However, prior to the snap, Utah's nickelback rushes in towards the box, showing blitz. Now the numbers have changed. With the blitzing nickelback, Utah has seven defenders in the box to just six of Michigan's blockers. Just like that, what could have been a big run for Smith looks like it will be stuffed. Rudock notices this, though, and he also notices that Michigan now has a two-on-two on the field side with both Utah defenders playing at least eight yards off the line of scrimmage. The flanker screen is wide open:
Rudock receives the snap, and the offensive line begins to run-block. However, based on his pre-snap read, Rudock doesn't give the ball to Smith and instead throws the screen:
As Darboh catches the screen, Perry executes a perfect block on the Utah corner to the outside, taking out his legs. All Darboh has to do is beat the slower safety to the sideline:
The result: a 28-yard gain -- the longest by either team in the contest.
Michigan did this a lot against Utah. In fact, the Wolverines did this five more times in the contest, whether it was a designed flanker screen or a quick screen to a lone receiver on the outside. None were as effective as this one, but, all in all, these six screens totaled 70 yards and picked up three first downs. And the last one should have ended in a fourth first down two plays before Michigan turned it over on downs if Darboh had cut inside:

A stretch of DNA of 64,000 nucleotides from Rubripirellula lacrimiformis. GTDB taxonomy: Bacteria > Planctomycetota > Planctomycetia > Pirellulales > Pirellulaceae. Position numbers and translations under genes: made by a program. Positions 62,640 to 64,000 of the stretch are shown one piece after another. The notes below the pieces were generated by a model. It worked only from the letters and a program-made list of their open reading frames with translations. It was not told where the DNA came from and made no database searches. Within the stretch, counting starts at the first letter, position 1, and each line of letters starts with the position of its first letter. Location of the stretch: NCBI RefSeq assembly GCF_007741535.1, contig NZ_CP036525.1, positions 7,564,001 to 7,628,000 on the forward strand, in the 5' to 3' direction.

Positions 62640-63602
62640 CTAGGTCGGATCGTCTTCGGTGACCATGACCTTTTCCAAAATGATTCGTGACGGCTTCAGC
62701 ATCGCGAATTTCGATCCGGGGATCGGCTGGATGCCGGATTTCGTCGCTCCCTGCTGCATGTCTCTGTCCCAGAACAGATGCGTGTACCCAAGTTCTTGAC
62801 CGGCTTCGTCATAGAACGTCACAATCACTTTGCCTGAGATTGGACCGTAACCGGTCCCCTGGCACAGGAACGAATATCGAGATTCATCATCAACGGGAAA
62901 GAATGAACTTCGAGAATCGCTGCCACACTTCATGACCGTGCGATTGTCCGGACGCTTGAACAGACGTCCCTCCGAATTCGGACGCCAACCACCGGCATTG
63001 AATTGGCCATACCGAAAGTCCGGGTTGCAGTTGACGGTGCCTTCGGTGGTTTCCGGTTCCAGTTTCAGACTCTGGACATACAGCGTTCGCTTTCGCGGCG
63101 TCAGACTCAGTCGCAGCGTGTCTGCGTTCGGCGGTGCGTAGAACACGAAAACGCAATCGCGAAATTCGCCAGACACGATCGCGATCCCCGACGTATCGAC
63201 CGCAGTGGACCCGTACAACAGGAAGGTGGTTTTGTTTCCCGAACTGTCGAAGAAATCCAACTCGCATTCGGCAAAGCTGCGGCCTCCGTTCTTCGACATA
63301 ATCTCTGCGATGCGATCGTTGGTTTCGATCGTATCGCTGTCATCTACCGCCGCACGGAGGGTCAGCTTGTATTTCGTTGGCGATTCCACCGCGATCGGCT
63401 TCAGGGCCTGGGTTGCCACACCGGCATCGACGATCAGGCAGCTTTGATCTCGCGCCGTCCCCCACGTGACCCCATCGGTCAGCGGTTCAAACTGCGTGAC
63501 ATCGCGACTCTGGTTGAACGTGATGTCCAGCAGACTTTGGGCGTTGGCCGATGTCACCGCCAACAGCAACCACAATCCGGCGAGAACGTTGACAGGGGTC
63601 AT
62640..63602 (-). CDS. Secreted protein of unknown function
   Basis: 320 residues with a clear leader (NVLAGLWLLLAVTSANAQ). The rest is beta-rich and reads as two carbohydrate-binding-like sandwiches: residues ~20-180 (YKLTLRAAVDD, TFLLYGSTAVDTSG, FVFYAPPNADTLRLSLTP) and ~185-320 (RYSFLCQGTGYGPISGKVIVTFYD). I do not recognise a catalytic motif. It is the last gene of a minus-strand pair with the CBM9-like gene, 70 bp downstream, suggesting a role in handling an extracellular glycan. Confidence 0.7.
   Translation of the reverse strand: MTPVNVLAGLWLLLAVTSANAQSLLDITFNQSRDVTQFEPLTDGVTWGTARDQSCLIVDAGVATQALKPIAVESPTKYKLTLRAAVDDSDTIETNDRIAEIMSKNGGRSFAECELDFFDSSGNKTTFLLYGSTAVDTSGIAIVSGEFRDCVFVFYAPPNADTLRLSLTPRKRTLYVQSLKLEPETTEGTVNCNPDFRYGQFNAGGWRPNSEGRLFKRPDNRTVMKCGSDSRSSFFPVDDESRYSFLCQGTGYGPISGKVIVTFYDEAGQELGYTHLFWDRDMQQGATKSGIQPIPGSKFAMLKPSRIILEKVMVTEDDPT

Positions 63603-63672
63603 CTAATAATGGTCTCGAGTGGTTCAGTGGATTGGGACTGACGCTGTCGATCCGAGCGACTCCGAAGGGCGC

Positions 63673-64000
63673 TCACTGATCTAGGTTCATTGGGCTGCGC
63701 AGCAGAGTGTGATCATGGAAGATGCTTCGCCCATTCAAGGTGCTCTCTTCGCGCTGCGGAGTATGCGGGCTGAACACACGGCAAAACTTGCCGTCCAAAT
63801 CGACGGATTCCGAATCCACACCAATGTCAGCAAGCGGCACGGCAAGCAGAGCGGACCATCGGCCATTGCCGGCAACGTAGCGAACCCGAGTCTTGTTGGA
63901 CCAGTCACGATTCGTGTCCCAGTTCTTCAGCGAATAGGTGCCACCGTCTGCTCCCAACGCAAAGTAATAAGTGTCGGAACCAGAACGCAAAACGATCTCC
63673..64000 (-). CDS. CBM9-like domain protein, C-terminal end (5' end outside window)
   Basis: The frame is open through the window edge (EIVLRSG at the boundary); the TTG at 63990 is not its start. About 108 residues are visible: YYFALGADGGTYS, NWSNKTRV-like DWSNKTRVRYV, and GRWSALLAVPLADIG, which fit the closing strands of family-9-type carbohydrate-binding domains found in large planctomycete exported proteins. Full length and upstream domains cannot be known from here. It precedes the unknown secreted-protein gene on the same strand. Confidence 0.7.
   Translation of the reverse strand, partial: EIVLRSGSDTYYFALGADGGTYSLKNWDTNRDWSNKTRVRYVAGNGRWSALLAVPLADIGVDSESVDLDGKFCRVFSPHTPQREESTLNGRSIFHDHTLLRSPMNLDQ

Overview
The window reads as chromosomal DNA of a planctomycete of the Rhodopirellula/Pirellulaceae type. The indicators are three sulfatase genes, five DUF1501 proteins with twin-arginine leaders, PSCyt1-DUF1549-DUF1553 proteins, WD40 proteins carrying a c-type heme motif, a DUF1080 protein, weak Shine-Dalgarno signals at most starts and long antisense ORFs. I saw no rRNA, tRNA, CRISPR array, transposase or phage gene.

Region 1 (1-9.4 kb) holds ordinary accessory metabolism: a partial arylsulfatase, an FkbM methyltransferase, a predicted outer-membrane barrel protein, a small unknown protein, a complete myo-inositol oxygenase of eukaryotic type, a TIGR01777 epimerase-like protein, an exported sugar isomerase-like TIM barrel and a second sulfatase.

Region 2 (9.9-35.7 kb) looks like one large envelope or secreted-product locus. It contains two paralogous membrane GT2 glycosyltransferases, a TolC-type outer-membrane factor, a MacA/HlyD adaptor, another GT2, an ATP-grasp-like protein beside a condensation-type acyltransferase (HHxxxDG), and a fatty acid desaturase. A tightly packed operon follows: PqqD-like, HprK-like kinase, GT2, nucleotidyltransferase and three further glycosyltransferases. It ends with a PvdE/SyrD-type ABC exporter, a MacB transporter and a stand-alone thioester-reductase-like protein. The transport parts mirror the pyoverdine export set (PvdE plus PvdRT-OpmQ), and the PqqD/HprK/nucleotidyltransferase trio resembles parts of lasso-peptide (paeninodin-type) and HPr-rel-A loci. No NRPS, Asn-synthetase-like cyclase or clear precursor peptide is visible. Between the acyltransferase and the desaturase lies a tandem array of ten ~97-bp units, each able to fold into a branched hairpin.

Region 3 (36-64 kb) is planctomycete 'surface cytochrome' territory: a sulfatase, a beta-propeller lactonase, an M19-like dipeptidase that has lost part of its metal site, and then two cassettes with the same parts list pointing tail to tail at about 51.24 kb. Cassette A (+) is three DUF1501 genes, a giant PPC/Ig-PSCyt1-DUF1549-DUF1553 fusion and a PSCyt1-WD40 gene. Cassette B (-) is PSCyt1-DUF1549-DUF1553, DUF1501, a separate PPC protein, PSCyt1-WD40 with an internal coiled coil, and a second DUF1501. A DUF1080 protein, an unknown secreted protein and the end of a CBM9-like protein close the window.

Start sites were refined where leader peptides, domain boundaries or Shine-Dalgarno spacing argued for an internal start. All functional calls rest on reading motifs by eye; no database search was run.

These will work all season, and Rudock proved he can make the right pre-snap reads.
Stop Calling for Shane Morris to Start over Jake Rudock
Speaking of Rudock, he wasn't nearly as bad as everyone thinks. The problem is that, after an entire off-season discussing how Rudock is a game manager that will limit turnovers, his detractors can't stop pointing at the three interceptions he threw against Utah. For starters, the first interception was not his fault. That falls on Perry, who ran a quick hitch past the first-down marker rather than an out route to where Rudock placed the football. Harbaugh confirmed this. The next two were his fault. The second interception was an errant pass behind Perry, who was open on his corner route against Utah's Cover 2 zone. The third interception speaks to an issue that we must discuss.
Rudock threw lots of short passes in Iowa's check-down offense, and, after the contest against Utah, it seems apparent that he still loves to throw those passes. In particular, out routes on third downs. Seven of Michigan's 15 third-down pass plays ended with Rudock intending to complete a pass to a receiver running an out route. And, for most of these, the out route was where he was looking first. Utah's defense caught on, and it played a pivotal role when Michigan crossed midfield with nine minutes left, trailing Utah, 17-10.
After the snap, Rudock stares down Perry, who is running an out route to the near side. However, Utah's Justin Thomas know it's coming and is glued to Perry. Perry gets no separation with his inside-out cut, so Rudock needs to come off of Perry and look to his right, where both Butt and Chesson are open underneath for easy first downs: